It’s hard to tell what Microsoft tried to achieve by the public filicide of its ugliest child. Was it genuine concern for users’ safety? An ambitious attempt to improve people’s web experience? Or perhaps a desperate move to retain the remaining scraps of honour in the eyes of the web community? Whatever the reason was, it was good decision. Unfortunately though, whomever made it (I’m imagining here some joined-board-mutant-like-body consisting of PR, marketing and development managers with big Steve Balmer’s head and octopus arms [Cthulhu fhtagn]), didn’t find enough courage to scrap the still officially supported and most deformed of all of Microsoft’s web browsing spawn – IE7.
If we were brutally honest, IE wasn’t ever particularly good in adhering to the W3C CSS standards until IE8. IE7 not only isn’t better than IE6, sometimes it’s even worse, and it’s particularly bad with graceful degradation and some modern JS tools and libraries (ain’t I right, Mr. Walton?). Funnily enough it’s not very good even with these tools which are supposed to make it behave like modern browsers (ie-7.js – anyone had problems with this one too?).
Why, if Microsoft links to IE8 migration workshops, can’t they at the same time stick their hand downs their pants, exert a little effort, and find enough cojones to encourage people to stop using anything below IE8 all together?
Yes, I agree, sometimes these issues may relate to how the scripts were written or maybe because we became so lazy that we look for unhealthy shortcuts, or we dare to create modern website but we forget about the wider audience. Whatever the reason is though, even with smart tools like Compass, we are constantly forced to tweak stylesheets to fix broken IE7. Ultimately, there is a general discomfort with x-browser CSS compatibility but IE7 seems to be particularly bad.
I have two major reasons why I think x-browser compatibility is wrong:
1. It is some sort of dark art, which consists of everything from conditional HTML comments, CSS hacks, and developing very personal ways of writing stylesheets that will work across all browsers.
IE7 was first released in 2006, don’t you think the web has changed in the past 5 years?
When I first saw official tweet from Microsoft advertising the “IE6 Countdown” campaign I was so close to running to the nearest pub and getting absolutely hammered with an all night celebration of the moment I’d been waiting for for many years. However, I then thought of its younger sibling and decided to just make it a quick pint. What were the real reasons behind this courageous move? Take a quick look at “Educate others” section of the countdown site and here’s what we see: Faster browsing – sure. Tabbed views – almost forgot browsers used to open new windows in… new windows. Security – agreed. And at last a serious enlightenment – “the web has changed significantly over the past 10 years”. Wow! I couldn’t believe my eyes! Honestly? How many years of market research did Microsoft need to come to this conclusion?!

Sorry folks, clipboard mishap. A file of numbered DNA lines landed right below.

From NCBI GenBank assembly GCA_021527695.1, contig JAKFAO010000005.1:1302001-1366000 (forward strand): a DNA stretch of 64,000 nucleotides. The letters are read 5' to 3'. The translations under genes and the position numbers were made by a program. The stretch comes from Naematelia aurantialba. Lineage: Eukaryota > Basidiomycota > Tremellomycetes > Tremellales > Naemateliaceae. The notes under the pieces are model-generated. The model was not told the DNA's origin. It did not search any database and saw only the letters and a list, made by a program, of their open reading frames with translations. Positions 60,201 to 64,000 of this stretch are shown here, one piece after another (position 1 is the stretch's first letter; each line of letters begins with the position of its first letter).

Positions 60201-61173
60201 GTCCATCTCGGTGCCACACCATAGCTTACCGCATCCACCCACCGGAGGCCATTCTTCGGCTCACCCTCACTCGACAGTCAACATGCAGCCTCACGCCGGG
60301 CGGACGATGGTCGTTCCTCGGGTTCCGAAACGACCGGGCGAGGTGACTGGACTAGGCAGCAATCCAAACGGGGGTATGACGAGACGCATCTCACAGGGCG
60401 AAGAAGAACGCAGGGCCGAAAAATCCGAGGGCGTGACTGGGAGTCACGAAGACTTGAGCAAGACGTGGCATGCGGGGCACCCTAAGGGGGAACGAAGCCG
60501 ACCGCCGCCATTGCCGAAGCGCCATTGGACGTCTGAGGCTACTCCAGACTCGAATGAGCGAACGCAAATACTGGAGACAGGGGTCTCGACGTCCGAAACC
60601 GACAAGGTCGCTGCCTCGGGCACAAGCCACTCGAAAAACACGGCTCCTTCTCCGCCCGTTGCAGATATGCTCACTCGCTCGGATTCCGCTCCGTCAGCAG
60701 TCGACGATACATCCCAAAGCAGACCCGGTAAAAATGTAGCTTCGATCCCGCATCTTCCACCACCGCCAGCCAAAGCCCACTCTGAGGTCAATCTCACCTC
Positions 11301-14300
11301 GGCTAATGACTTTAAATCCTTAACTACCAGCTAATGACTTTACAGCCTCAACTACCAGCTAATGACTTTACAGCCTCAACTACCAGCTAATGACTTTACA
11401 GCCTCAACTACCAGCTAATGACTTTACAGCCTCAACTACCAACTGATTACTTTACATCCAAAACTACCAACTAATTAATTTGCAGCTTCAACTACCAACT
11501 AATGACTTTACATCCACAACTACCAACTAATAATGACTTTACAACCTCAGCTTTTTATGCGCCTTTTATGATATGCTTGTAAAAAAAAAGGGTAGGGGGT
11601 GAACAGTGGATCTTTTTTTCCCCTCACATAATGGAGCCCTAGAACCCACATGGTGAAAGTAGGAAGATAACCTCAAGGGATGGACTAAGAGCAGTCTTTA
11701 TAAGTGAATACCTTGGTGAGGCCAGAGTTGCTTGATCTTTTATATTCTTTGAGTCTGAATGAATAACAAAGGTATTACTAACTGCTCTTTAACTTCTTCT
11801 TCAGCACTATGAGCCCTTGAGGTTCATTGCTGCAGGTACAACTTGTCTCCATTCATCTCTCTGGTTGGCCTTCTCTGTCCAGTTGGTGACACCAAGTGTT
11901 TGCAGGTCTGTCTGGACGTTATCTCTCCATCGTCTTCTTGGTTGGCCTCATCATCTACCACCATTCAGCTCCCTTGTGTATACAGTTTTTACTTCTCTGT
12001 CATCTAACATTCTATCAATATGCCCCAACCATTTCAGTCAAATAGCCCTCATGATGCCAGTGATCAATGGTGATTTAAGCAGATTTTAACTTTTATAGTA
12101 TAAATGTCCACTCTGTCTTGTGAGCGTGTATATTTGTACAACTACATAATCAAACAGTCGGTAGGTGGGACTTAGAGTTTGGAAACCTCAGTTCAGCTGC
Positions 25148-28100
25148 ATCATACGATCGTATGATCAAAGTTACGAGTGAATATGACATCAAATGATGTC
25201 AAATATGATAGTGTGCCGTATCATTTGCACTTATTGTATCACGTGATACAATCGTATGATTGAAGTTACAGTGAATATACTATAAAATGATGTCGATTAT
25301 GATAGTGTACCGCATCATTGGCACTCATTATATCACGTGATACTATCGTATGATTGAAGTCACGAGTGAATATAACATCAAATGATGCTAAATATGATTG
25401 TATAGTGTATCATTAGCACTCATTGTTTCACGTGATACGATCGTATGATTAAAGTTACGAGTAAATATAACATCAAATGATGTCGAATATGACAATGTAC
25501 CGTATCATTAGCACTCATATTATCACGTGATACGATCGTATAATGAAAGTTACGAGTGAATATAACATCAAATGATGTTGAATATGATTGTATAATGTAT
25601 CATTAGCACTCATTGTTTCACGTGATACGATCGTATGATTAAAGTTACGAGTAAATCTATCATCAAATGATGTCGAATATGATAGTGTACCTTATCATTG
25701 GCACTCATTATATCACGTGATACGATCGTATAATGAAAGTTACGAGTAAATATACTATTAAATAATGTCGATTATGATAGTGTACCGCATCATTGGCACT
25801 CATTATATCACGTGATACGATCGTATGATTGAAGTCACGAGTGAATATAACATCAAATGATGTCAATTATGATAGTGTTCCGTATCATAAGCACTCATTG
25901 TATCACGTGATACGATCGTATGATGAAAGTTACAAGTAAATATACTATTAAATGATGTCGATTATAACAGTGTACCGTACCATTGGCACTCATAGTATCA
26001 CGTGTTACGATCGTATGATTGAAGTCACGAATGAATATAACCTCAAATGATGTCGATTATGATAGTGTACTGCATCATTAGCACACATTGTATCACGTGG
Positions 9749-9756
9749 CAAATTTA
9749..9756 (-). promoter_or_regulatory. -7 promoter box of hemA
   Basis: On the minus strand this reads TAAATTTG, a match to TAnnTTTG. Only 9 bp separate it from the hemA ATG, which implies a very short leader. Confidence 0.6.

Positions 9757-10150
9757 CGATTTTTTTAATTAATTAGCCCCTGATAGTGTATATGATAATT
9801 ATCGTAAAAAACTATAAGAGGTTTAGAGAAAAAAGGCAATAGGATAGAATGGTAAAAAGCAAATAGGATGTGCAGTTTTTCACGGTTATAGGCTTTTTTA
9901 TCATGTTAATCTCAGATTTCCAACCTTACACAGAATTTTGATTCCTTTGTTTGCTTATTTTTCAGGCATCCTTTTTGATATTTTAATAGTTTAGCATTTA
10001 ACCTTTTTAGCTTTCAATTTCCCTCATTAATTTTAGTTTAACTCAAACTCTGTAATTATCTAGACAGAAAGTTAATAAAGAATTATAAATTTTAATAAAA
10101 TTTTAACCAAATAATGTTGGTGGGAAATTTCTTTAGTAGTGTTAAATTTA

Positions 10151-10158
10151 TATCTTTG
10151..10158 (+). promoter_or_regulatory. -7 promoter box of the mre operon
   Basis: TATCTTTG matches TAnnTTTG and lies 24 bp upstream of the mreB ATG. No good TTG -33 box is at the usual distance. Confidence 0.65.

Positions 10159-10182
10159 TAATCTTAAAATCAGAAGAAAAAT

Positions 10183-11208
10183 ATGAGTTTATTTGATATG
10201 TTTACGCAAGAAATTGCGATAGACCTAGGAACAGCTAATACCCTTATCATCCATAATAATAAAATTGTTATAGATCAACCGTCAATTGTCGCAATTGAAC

IE7 was first released in 2006, don’t you think the web has changed in the past 5 years? How come other browsers can ship new versions so often? Why can they install seamlessly and don’t make a big deal of it? Why, if Microsoft links to IE8 migration workshops, can’t they at the same time stick their hand downs their pants, exert a little effort, and find enough cojones to encourage people to stop using anything below IE8 all together? It really would just be a matter of some copy adjustments, a few images and a <!–[if lt IE 8]> code update.
Compared to modern browsers IE8 is enough of an user experience devaluation without CSS3 support. Let developers focus on learning the freshest tech rather than finding new hacks for old software.